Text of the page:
They had three children: Hermann, their son and heir to the ruler ship of Thuringia, who died at age 18 shortly after beginning his rule; daughter Sophia, born in 1224, who would marry Henry, Duke of Brabant, from whom would descend the princes of the House of Hesse; and Gertrude, whom Elizabeth and Ludwig promised to God from her birth. She was brought up in a monastery, became a nun, and was elected abbess at the monastery of Altenberg at age 21 and remained so for 50 years until her death. She is also
venerated as a saint.
All through her life, even during her marriage, Elizabeth disdained the trappings of royalty. When her husband was away, she wore plain clothing. She often gave away her expensive clothes and jewels to the poor in the marketplace, preferring to dress in tattered clothes, often walking barefoot, and mingling among the common people, tending to their illnesses and feeding the poor. Ludwig had given her permission in his absence to share their wealth and the fruits of their harvest with the needy, much to the consternation of his vassals and the other nobles. She emptied the granaries of the estate to feed the people during a great famine in Thuringia and established a small hospital at the foot of the Wartburg castle, a precursor of her life and ministry to come. She ministered to lepers with her own hands; gave food, money, and clothing to pregnant women and their children; and provided burial shrouds of the finest linen to indigent persons. For these things she was mocked and often called mad.
In 1223 or 1224, the first Franciscan missionaries to Germany arrived in Eisenach. Elizabeth’s encounters with them deepened her desire for a life of poverty and penance. She learned about Francis and how he had renounced his wealth and it struck a chord. She established a small house in Eisenach for the friars and even spun the wool for their habits. She began to dress like them when she was with her ladies-in-waiting, wrapping herself in a shabby cloak and an old piece of cloth on her head. She appears to have adopted the Franciscan way of life even during her marriage, but she made no formal profession until after Ludwig’s death. In a history of the Franciscan Order, it is noted that at the suggestion of Cardinal Hugolino, the future Pope Gregory IX, St. Francis sent his mantle to St. Elizabeth, which she wore until the day she died.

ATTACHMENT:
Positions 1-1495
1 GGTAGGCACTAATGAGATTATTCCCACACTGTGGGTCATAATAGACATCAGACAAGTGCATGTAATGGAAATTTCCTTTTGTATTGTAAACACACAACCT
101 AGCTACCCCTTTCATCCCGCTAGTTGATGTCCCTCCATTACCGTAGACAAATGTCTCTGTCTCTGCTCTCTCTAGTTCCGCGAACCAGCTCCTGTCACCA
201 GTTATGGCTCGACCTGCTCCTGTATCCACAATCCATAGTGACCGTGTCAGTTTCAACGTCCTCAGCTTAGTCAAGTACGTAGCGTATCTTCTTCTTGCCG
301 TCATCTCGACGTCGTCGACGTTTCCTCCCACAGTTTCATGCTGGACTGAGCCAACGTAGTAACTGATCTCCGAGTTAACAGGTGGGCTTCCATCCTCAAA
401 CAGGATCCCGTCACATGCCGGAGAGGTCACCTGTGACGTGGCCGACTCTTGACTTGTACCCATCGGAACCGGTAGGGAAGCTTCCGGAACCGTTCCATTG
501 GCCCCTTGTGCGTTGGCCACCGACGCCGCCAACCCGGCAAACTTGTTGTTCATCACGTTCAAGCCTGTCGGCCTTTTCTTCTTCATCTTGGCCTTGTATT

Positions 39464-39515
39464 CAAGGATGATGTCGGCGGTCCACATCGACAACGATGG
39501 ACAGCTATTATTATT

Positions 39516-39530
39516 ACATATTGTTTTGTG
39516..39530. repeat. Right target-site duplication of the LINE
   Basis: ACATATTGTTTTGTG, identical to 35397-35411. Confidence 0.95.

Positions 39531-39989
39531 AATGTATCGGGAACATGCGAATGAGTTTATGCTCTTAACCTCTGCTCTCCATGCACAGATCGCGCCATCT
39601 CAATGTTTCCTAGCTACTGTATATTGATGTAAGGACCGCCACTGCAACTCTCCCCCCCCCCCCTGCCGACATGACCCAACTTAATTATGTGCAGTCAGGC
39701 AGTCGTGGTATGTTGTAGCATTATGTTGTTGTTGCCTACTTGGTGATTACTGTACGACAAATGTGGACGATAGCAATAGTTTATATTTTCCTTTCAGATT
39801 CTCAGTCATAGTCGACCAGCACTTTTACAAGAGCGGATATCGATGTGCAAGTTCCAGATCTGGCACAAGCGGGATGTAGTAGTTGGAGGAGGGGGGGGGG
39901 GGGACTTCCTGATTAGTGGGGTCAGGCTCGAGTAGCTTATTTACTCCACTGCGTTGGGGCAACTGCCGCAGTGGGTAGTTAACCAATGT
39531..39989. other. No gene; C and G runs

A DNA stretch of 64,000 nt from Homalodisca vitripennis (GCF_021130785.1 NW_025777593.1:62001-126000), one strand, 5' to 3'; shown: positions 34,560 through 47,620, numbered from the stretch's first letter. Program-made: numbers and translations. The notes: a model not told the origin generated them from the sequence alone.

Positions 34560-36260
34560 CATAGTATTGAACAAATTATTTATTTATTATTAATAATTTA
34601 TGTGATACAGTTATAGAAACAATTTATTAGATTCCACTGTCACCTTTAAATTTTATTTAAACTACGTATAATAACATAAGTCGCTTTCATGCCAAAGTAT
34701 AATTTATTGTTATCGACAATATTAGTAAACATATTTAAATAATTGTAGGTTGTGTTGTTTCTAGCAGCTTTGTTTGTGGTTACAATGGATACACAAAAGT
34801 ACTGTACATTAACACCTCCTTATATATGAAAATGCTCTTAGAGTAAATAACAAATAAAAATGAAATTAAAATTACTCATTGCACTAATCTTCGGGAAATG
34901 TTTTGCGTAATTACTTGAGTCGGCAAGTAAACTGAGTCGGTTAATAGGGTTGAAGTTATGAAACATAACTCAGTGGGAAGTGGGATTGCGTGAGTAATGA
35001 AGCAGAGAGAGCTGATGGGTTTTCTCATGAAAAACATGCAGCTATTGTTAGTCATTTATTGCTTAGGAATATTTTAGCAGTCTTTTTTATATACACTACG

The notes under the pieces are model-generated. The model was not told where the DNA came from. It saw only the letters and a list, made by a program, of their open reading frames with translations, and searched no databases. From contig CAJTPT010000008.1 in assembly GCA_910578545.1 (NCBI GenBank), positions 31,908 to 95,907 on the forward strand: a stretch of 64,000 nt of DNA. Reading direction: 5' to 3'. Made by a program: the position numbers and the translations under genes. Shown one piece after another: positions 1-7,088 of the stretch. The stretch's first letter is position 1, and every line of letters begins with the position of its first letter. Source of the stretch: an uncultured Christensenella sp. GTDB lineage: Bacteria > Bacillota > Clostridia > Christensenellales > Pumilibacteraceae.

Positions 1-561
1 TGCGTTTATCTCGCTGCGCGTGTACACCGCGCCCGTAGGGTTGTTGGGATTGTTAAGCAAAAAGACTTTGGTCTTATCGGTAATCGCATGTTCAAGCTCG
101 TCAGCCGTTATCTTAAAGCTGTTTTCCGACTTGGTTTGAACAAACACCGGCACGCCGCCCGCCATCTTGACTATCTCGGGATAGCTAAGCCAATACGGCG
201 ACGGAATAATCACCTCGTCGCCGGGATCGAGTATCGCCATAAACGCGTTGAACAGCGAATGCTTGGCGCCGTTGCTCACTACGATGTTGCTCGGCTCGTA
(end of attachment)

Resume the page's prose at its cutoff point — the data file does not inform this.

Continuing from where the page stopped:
When Ludwig, who had been knighted by Pope Innocent III in 1218, died of a fever in Italy on his journey to a Crusade to the Holy Land with Emperor Frederick II in 1227, Elizabeth’s life changed dramatically. Chroniclers disagree about whether Ludwig’s brothers expelled her and her children from Marburg or whether she left voluntarily. In any case, she was deprived of her dowered possessions and, because she had no means to care for them, Elizabeth was eventually forced to give up custody of her children. She said that she put them “in God’s hands” to keep them from the hardships she would face in her life. There are many accounts of the difficulties Elizabeth endured, all with a spirit of humility and joy. She seemed to embrace the poverty to which she was subjected, only regretting that she had nothing to give the poor. When Pope Gregory IX heard about Elizabeth’s fate, through a Franciscan Brother Andrew of Westphalia, a friend of St. Francis, he sent papal letters placing her in the protection of Conrad of Marburg, her confessor, and her possessions under the spiritual protection of the Holy See on her behalf.